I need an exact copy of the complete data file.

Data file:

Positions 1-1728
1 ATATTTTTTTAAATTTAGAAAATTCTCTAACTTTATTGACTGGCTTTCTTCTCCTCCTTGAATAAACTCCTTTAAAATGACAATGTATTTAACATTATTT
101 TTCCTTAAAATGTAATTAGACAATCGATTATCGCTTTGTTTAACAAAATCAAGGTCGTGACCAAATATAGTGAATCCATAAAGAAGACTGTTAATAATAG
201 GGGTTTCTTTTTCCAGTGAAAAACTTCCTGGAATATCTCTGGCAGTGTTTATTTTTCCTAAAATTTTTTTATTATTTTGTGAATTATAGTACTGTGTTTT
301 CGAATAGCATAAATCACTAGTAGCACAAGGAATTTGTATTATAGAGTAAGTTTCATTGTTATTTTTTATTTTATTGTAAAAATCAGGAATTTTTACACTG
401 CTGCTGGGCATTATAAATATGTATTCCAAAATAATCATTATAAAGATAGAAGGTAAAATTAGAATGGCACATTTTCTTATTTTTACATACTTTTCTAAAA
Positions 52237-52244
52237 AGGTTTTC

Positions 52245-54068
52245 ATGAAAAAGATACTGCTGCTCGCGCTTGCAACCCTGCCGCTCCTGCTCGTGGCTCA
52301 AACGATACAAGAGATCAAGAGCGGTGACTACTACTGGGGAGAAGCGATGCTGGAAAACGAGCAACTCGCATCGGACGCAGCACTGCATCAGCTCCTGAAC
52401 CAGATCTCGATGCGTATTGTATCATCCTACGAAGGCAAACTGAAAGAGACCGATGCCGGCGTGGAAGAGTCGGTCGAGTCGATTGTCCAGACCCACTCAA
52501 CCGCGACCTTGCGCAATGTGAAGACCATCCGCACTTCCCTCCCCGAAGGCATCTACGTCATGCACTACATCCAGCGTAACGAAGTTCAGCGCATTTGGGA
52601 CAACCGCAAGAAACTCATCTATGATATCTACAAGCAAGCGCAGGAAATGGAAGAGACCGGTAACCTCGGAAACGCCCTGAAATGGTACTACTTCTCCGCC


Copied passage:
Positions 1-1728
1 ATATTTTTTTAAATTTAGAAAATTCTCTAACTTTATTGACTGGCTTTCTTCTCCTCCTTGAATAAACTCCTTTAAAATGACAATGTATTTAACATTATTT
101 TTCCTTAAAATGTAATTAGACAATCGATTATCGCTTTGTTTAACAAAATCAAGGTCGTGACCAAATATAGTGAATCCATAAAGAAGACTGTTAATAATAG
201 GGGTTTCTTTTTCCAGTGAAAAACTTCCTGGAATATCTCTGGCAGTGTTTATTTTTCCTAAAATTTTTTTATTATTTTGTGAATTATAGTACTGTGTTTT
301 CGAATAGCATAAATCACTAGTAGCACAAGGAATTTGTATTATAGAGTAAGTTTCATTGTTATTTTTTATTTTATTGTAAAAATCAGGAATTTTTACACTG
401 CTGCTGGGCATTATAAATATGTATTCCAAAATAATCATTATAAAGATAGAAGGTAAAATTAGAATGGCACATTTTCTTATTTTTACATACTTTTCTAAAA
Positions 52237-52244
52237 AGGTTTTC

Positions 52245-54068
52245 ATGAAAAAGATACTGCTGCTCGCGCTTGCAACCCTGCCGCTCCTGCTCGTGGCTCA
52301 AACGATACAAGAGATCAAGAGCGGTGACTACTACTGGGGAGAAGCGATGCTGGAAAACGAGCAACTCGCATCGGACGCAGCACTGCATCAGCTCCTGAAC
52401 CAGATCTCGATGCGTATTGTATCATCCTACGAAGGCAAACTGAAAGAGACCGATGCCGGCGTGGAAGAGTCGGTCGAGTCGATTGTCCAGACCCACTCAA
52501 CCGCGACCTTGCGCAATGTGAAGACCATCCGCACTTCCCTCCCCGAAGGCATCTACGTCATGCACTACATCCAGCGTAACGAAGTTCAGCGCATTTGGGA
52601 CAACCGCAAGAAACTCATCTATGATATCTACAAGCAAGCGCAGGAAATGGAAGAGACCGGTAACCTCGGAAACGCCCTGAAATGGTACTACTTCTCCGCC